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Peter Morrison/AP

Cowen insists €85bn bailout agreement is "best possible deal"

€17.5bn of Ireland’s rescue will come from its own pensions reserve, while the remainder comes at a hefty 5.8% charge.

IRELAND HAS FORMALLY AGREED the terms of an €85bn bailout with the European Union and International Monetary Fund, in a deal described by Taoiseach Brian Cowen as “the best available deal for Ireland”, but condemned by the opposition for its raiding of the National Pension Reserve Fund.

€17.5bn of the total €85bn package is coming from within Ireland’s own reserves, with the remaining €67.5bn coming from the International Monetary Fund, the European Financial Stability Facility Fund contributed to by the other EU member states, and central European Commission and bilateral loan funding.

Of the overall package, €10bn will be made available immediately, with another €25bn provided on a contingency basis to support the banking system. The remaining €50bn is earmarked for public expenditure including social welfare payments, education, health, and pensions, and will be dipped into when the government runs a budget deficit.

As part of the deal, Ireland has been granted an extra year to meet its 3% budget deficit target – meaning the terms of last week’s four year budget plan may now be extended over five years.

‘Penal’ interest

The average interest rate for the bailout package, if all of the funding was drawn down immediately, would be 5.83% – roughly equating to an annual interest repayment of  €3.91bn. Taoiseach Brian Cowen said, however, that  the government ”did not envisage” drawing down all of the available money straight away.

The Irish Examiner suggests that when combined with the interest rates for Ireland’s currently outstanding debts, the deal will see Ireland stump up to €10bn a year in interest payments – accounting for an enormous chunk of any future government’s annual expenditure.

Asked about the option of defaulting on Ireland’s outstanding debts at a press conference last night, Cowen said Ireland had an obligation to pay its debts and defaulting would have had an impact on the whole EU banking system. He also said that leaving the euro was not an option.

He said the money being borrowed was funding Ireland had already planned to borrow from the markets over the coming years, and it would now be available to Ireland at cheaper rates than would have been available on international markets.

The Taoiseach said that Ireland’s banks will be downsized and capitalised to the “highest international standards”, while Central Bank governor Patrick Honohan said the agreement would give Ireland’s banks a chance to start downsizing immediately.

A further Central Bank statement last night confirmed that the four banks covered under the bank guarantee scheme would require a further €8bn in recapitalisation, in order to meet the new capital requirements announced last week – meaning that the banks now require €13.17bn before the end of the year to meet the Financial Regulator’s capital targets.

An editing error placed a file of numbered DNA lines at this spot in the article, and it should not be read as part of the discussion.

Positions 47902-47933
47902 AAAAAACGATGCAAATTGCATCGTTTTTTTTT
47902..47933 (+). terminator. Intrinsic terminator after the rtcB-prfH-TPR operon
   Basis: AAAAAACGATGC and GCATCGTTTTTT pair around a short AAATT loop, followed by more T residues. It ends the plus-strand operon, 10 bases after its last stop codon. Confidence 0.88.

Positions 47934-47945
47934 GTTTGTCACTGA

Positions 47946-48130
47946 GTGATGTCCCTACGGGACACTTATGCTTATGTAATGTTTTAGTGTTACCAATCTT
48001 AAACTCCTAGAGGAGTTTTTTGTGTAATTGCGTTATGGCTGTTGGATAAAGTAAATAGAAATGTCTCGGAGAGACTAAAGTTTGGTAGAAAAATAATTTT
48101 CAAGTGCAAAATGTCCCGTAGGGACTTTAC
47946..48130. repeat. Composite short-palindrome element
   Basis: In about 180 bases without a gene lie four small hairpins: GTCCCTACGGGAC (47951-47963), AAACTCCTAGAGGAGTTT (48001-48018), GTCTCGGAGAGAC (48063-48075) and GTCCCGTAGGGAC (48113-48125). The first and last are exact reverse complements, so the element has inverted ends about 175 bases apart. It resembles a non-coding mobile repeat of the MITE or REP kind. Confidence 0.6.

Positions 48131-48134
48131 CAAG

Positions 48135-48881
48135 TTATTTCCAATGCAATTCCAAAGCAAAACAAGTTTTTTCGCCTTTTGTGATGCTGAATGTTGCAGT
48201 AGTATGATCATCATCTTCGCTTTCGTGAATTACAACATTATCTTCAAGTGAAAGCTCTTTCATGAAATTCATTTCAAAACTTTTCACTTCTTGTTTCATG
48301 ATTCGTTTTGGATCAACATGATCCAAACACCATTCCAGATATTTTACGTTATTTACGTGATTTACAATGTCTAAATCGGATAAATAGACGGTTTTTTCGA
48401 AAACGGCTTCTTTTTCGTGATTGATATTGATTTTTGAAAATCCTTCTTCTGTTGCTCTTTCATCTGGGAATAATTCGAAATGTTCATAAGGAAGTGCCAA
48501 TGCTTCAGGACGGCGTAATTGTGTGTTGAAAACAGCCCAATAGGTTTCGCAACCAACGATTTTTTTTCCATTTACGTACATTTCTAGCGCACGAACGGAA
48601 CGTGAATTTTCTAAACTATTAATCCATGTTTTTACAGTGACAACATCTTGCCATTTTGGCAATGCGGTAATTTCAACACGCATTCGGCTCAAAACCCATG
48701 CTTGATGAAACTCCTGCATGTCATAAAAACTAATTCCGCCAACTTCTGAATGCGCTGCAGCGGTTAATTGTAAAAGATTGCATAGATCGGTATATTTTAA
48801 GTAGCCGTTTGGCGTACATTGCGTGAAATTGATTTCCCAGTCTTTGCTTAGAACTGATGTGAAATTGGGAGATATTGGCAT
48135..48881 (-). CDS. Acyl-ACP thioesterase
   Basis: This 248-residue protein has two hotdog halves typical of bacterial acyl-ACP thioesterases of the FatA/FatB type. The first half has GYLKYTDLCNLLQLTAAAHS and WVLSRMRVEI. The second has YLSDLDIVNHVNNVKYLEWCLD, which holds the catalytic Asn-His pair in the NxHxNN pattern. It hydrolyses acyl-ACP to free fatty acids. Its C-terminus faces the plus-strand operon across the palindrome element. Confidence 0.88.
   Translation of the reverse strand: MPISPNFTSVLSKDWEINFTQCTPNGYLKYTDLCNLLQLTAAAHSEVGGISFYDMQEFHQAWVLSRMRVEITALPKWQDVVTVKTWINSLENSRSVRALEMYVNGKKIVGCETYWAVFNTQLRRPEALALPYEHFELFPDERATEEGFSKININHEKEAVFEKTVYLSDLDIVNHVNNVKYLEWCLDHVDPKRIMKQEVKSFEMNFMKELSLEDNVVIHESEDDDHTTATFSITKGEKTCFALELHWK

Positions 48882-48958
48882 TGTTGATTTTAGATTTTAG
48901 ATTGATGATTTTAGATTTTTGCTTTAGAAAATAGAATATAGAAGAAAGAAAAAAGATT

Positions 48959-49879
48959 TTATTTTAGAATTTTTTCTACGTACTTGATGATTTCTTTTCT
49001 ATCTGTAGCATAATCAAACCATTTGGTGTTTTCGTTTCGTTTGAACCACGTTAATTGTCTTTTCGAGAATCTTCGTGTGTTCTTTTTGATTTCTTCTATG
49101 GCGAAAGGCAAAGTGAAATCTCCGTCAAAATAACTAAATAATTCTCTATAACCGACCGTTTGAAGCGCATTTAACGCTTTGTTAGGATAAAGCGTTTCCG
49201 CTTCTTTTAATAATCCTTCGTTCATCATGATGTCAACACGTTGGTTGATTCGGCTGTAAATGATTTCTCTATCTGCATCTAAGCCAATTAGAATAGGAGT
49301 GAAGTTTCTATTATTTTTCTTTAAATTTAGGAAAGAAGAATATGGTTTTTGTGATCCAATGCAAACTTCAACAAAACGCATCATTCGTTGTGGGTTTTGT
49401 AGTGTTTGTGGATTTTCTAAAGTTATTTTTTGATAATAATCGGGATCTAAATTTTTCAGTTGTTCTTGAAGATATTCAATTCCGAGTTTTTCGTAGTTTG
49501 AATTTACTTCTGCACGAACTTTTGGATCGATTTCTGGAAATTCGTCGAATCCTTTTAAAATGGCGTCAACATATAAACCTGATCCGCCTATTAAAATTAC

€5bn of this money will come from the state’s own cash reserves, while the state will draw down most of the €10bn banking fund to meet the remainder.

EU ministers divided: report

Minister for Finance Brian Lenihan travelled to Brussels to meet with the other Eurozone finance ministers before a second meeting with ministers from each of the 27 member states.

The interest rate for the financial package was expected to be finalised during that meeting – though the BBC’s Robery Peston reported today that EU ministers struggled to reach agreement on that rate, and Germany pressed for a rate of around 7%.

Peston said Germany feels that the interest rate should be punitive because “any rescue loans should not look like cheap money”. He suggested 6% could be settled on as a compromise.

Speaking to reporters upon arrival at the meeting in Brussels, Britain’s Chancellor of the Exchequer George Osborne said the ministers would be discussing all of the details involved in the bailout package.

Osborne said Britain’s bilateral loan to Ireland would also be discussed. The details of that loan are expected to be announced tomorrow. Cowen said that there was a €5bn facility from the UK, Sweden and Norway, but didn’t want to specify how much each would contribute.

European leaders have been pushing to stablish the European economy as investors fear Ireland’s banking and debt problems will spread to other eurozone countries such as Portugal or Spain. On Friday, Spain’s prime minister said his country would not need a bailout and goaded investors short selling Spain, saying they “are going to be wrong”, according to the FT.

Listen back to Cowen’s press conference in full >

Additional reporting by Gavan Reilly.

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